Stellantis plans to "explore alternative business models," such as subscriptions and car sharing, when it launches its all-electric Fiat 500e in the U.S. in the first quarter of 2024, Fiat CEO Olivier Francois told TechCrunch at the 2022 Los Angeles Auto Show.
The exec did not rule out limiting the 500e's U.S. launch entirely to subscriptions come early 2024, saying: "Maybe you will never have a price. Maybe it will just be usership. Maybe there will be there will be a combination of both."
The executive added cryptically, "There will be a healthy dose of digital, that's for sure. We all collectively need to reinvent the business model."
The all-electric Fiat 500e launched in Europe in 2020 and is considered a massive success for Stellantis. Whether it will be embraced by U.S. buyers is unclear. The original 500e, which was essentially a retro'd version of an internal combustion version of the same model, didn't fare so well and was largely regarded as a compliance car in the U.S.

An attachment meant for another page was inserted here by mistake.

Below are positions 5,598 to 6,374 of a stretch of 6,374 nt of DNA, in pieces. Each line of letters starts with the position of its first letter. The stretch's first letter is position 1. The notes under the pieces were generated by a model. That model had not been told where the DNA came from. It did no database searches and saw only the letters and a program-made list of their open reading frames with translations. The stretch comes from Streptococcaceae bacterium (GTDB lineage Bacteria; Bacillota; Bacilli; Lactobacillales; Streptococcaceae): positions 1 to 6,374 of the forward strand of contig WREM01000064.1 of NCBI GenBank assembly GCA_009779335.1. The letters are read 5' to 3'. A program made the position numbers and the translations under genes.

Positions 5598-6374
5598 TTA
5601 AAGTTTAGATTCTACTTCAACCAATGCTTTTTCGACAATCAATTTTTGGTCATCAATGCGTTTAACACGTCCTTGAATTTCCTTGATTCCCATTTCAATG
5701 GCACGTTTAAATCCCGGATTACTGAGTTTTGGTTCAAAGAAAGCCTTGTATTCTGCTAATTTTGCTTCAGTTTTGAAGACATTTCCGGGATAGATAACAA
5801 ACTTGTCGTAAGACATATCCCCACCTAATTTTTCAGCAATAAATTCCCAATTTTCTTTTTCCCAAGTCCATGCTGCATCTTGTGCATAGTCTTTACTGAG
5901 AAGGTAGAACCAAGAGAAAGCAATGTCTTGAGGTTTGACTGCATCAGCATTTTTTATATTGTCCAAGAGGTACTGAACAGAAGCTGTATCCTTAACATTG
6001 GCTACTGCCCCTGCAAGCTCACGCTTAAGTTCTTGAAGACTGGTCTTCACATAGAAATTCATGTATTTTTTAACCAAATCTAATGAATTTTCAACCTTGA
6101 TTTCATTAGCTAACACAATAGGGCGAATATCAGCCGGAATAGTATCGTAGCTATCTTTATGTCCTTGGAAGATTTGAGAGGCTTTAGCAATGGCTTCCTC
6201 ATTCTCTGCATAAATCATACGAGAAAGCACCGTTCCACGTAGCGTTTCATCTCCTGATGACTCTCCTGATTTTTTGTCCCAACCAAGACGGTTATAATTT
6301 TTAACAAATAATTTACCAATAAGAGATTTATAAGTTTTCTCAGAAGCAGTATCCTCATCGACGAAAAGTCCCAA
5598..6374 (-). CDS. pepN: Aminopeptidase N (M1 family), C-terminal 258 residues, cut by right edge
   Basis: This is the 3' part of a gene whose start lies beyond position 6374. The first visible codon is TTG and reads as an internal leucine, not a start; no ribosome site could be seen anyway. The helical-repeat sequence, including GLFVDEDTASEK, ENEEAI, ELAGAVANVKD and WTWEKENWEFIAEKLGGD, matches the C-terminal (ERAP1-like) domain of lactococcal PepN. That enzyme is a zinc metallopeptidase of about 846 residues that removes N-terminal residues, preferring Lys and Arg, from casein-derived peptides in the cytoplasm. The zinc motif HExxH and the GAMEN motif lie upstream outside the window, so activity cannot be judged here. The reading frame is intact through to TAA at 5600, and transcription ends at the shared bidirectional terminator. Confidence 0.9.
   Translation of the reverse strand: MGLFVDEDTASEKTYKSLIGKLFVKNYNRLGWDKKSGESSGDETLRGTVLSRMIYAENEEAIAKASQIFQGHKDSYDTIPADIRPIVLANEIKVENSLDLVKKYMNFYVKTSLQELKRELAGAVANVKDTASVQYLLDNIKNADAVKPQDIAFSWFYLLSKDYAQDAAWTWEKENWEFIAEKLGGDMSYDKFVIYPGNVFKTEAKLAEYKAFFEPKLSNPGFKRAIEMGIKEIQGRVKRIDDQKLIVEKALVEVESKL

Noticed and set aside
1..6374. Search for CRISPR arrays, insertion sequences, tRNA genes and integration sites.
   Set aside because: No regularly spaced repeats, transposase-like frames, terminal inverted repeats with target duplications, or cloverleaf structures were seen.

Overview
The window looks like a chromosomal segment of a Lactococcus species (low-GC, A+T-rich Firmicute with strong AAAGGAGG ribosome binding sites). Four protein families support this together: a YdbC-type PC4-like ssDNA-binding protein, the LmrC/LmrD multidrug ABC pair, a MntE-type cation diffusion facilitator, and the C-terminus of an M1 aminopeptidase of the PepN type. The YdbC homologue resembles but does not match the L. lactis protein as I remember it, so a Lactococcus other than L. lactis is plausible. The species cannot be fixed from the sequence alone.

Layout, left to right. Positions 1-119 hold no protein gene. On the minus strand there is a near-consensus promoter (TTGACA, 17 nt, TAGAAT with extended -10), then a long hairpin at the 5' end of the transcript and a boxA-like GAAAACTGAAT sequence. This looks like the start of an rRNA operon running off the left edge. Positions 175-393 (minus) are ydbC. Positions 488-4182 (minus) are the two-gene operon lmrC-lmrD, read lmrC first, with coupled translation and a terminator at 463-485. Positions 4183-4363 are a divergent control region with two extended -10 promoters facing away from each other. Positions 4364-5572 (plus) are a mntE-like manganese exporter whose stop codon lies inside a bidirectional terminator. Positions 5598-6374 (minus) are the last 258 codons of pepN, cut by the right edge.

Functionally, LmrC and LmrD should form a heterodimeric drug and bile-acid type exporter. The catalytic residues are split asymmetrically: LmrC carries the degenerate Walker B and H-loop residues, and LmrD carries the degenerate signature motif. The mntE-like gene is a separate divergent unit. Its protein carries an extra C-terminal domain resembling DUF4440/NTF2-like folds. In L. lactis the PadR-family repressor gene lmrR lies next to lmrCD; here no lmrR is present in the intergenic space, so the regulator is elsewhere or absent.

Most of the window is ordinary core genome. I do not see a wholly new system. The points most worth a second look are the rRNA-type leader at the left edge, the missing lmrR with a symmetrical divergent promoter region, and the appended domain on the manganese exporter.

This time, Francois suggested it would be different. When the Fiat 500e comes to North America in early 2024 it will have an estimated range of more than 150 miles, the ability to charge the 85 kW battery up to 30 miles in five minutes and will come with an advanced driver assistance system that provides "Level 2+" features such as lane centering and adaptive cruise control, traffic sign recognition, blind spot detection and 360-degree parking sensors. The Fiat 500e will also come with the UConnect 5 connected car system and a 10.25-inch touchscreen.
If there was a theme to Francois' comments around the North American rollout of the Fiat 500e, it was experimental. It seemed the brand is ready to try a variety of sales and launch tactics for the region.
Image Credits: Kirsten Korosec
Stellantis isn't the first automaker to suggest that subscriptions could remake the car business. At the tail end of 2018, Volvo went as far as to say "don't buy our cars" during an event for its Care By Volvo subscription. Though Volvo intended to make "having a car as easy as having a cell phone," the program turned out to be anything but for some subscribers, who said they encountered delays and mixups with dealerships. Today, Volvo's subscription site greets visitors with a note that "inventory is currently unavailable online."
For its part, Francois claimed Fiat's strategy had little to do with cranking U.S. sales, saying he was "capacity constrained" and instead focused on figuring out the "future of mobility with a car that's designed for the city."